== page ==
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27 of 33 people found the following review helpful
on March 6, 2012
Everyone probably has endured some of the frustrations and pain dealing with addiction or a loved one's struggles with the debilitating disease of addiction. The media is often filled with celebrities and professional athletes journies dealing with addiction. Too often the antics of a chemically dependent celebrity is not treated like a tragedy until their eventual death. TMZ and other tabloids sometimes make light of the truly destructive nature surrounding addicts of their families, friends, health,careers, and finances.
"Some Are Sicker Than Others" details the struggles and destructive nature in an exceptionally well written and informative look on the inside of the addiction journey. Mr. Seaward's colorful characters development is superb and you will truly believe you know, have known ,or will know some of these people in the future. The accurate inclusion of codependency and a vivid look into the recovery and rehab efforts is educational and informative. The suspense of what will happen next makes this a true page turner hard to set aside once you begin.
I will look forward to future offerings from this talented author.
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7 of 7 people found the following review helpful
on October 2, 2012
Emotionally raw and harrowingly real, Some Are Sicker than Others is a moving story of redemption. Crack-addict Dave Bell and alcoholic Monty Miller both struggle through the consequences of a life-changing event: Dave's mentally disabled son, Larry, accidentally ran him over with a golf cart, injuring his leg and putting an end to his athletics career, while Monty's fiancée, also a recovering alcoholic, was killed in a car accident, after which Monty relapsed, embarking on a suicide mission. These two troubled men meet in a rehabilitation center in the wintery mountains of Colorado, their paths intertwining more than they could have imagined.

The thoroughly cultivated iced-over setting provides a backdrop for the story; one can easily concoct in one's mind the snowy, mountainous landscape Seaward paints with his words. The perfect pitch of the language in developing the mid-winter Colorado setting and the deep-cutting emotional environment is perhaps the novel's strongest point.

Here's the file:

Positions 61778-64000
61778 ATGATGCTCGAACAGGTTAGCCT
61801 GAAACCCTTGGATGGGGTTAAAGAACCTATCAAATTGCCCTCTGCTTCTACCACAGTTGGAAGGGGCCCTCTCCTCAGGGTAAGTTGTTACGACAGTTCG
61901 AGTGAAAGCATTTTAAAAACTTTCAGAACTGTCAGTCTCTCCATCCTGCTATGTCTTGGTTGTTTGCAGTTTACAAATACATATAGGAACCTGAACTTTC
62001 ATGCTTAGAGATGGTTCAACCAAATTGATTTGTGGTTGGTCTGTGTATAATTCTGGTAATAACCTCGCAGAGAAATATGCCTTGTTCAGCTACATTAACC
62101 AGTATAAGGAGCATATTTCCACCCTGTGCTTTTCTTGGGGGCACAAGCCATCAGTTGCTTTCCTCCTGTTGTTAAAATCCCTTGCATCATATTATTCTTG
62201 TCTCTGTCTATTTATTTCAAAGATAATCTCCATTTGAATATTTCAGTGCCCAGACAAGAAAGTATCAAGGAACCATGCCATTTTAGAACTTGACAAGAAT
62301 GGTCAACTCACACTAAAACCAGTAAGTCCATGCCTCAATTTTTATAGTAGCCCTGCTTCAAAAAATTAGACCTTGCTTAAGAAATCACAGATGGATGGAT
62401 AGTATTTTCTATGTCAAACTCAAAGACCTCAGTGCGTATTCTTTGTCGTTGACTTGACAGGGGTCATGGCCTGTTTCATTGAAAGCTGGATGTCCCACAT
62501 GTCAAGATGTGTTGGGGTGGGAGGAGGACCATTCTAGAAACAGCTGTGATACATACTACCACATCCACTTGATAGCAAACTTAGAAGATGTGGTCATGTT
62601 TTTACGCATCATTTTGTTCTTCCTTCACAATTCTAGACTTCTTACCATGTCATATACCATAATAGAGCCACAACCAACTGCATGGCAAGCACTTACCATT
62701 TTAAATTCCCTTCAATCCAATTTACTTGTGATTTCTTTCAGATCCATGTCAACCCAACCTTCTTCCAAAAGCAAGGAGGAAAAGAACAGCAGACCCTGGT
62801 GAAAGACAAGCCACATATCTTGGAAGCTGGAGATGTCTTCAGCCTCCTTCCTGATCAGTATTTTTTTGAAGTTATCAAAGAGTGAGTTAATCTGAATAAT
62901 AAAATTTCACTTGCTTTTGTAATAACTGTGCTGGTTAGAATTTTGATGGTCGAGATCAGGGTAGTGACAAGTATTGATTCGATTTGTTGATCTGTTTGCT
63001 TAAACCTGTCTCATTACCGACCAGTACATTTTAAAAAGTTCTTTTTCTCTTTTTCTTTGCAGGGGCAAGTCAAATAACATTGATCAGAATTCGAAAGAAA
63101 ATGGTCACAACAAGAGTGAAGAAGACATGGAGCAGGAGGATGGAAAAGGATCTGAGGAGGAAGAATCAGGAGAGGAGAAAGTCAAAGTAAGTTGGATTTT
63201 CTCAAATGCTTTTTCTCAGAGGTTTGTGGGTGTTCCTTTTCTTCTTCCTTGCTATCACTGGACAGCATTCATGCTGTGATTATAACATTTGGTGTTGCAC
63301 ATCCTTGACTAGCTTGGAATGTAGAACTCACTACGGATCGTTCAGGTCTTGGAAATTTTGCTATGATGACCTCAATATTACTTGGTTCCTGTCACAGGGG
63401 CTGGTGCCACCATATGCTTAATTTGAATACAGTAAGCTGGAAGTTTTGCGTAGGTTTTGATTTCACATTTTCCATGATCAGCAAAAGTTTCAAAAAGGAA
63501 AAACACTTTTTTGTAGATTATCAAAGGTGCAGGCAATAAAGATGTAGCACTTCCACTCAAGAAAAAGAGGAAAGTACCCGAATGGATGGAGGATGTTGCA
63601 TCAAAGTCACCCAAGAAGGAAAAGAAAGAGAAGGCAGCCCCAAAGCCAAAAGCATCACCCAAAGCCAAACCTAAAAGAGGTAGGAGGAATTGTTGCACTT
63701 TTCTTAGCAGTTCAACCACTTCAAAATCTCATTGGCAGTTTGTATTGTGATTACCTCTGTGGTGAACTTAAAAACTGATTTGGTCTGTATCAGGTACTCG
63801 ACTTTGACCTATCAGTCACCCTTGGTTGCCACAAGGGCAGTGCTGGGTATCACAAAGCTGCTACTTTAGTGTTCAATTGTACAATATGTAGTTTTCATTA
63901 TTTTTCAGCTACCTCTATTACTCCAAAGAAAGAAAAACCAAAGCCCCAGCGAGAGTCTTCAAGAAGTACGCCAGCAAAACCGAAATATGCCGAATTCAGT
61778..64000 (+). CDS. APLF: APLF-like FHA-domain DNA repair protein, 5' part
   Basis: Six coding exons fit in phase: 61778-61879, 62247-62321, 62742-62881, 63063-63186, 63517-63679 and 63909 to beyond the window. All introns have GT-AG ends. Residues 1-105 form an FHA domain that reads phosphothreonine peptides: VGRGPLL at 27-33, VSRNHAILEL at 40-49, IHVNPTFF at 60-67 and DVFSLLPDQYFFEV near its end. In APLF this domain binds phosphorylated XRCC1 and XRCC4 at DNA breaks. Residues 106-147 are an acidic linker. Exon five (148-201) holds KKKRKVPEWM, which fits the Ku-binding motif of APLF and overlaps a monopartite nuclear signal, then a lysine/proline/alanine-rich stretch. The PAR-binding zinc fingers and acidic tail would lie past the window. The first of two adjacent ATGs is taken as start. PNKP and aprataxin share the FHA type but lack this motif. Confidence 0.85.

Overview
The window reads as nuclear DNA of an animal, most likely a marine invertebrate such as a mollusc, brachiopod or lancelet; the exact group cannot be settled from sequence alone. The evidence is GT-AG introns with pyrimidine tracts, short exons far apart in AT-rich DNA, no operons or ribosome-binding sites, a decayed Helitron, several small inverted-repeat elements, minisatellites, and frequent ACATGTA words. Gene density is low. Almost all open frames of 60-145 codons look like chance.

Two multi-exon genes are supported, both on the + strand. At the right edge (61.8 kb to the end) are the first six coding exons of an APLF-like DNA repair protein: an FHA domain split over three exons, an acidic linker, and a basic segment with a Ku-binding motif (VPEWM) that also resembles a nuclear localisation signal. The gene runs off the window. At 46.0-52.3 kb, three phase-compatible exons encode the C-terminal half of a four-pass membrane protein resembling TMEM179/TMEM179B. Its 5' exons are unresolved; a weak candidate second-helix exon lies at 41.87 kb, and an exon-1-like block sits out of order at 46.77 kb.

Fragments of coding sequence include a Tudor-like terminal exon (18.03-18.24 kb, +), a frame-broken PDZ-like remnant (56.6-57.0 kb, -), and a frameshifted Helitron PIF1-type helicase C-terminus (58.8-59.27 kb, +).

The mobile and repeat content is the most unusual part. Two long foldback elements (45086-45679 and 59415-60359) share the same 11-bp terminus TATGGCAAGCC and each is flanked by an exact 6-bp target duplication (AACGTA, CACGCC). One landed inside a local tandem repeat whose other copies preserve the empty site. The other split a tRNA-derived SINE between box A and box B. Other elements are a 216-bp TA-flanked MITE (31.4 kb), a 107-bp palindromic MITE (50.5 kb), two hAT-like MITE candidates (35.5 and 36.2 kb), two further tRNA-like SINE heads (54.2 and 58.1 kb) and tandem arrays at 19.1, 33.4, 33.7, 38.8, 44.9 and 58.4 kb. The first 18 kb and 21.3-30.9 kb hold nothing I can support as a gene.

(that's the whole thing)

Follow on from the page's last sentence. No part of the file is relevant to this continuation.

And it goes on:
Due to the subject matter of the book, it can be difficult to read in many places, though it is important to absorb every word in order to get the full effect of the story. While some events can appear too intense or too harrowing for the reader to take in all at once, the events are never unrealistic. Always plausible, even inevitable, the mistakes these characters make are mistakes that the quintessential addict makes. The violence, disturbing behavior, one-sided motivations, and lack of compassion, especially in Dave, are so well-drawn and realistic that it can be emotionally draining to read, but in a good way, if a novel about drug addiction can do anything in "a good way."

Each mistake is vital in Dave and Monty's path toward redemption, even, or perhaps most particularly, in the scene when Dave is finally caught by the police; driving a school bus full of terrified high school volleyball players, as well as the eleven-year-old Larry, Dave accelerates upwards of ninety miles per hour, and when he is pulled over and arrested for the possession of crack, his mentally challenged son is tasered for attempting to defend him. One often finds oneself literally begging Dave to get a hold of his problems, to see beyond the haze of his addiction, as if he were a character in a horror movie about to open a cellar door where a monster resides. This is another of Seward's strengths--he drags the reader into the character's head so deeply that no matter how disturbed his mind is, the reader yearns for his redemption. Dave and Monty's motives are clear, the reasons for them going down the path to addiction defined, and their denial and emotional toil distinct.

Though Some Are Sicker than Others is unrelenting, gut-wrenching, and needs to be taken in a chunk at a time rather than in a few sittings, it is the gritty truth of how addiction can ravage a human life--but it also offers a glimpse of the capacity of human forgiveness.
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14 of 16 people found the following review helpful
on September 13, 2012
Wow, this is brutal, honest, brave, depressing, and extremely well written. Andrew, you are a very talented young man and you have written a brilliant novel which totally strips every mask off of what addiction involves and shows the horrible disease for the monster that it is. But this is not just a 'tell-it-all', this is an excellent novel written by a gifted author.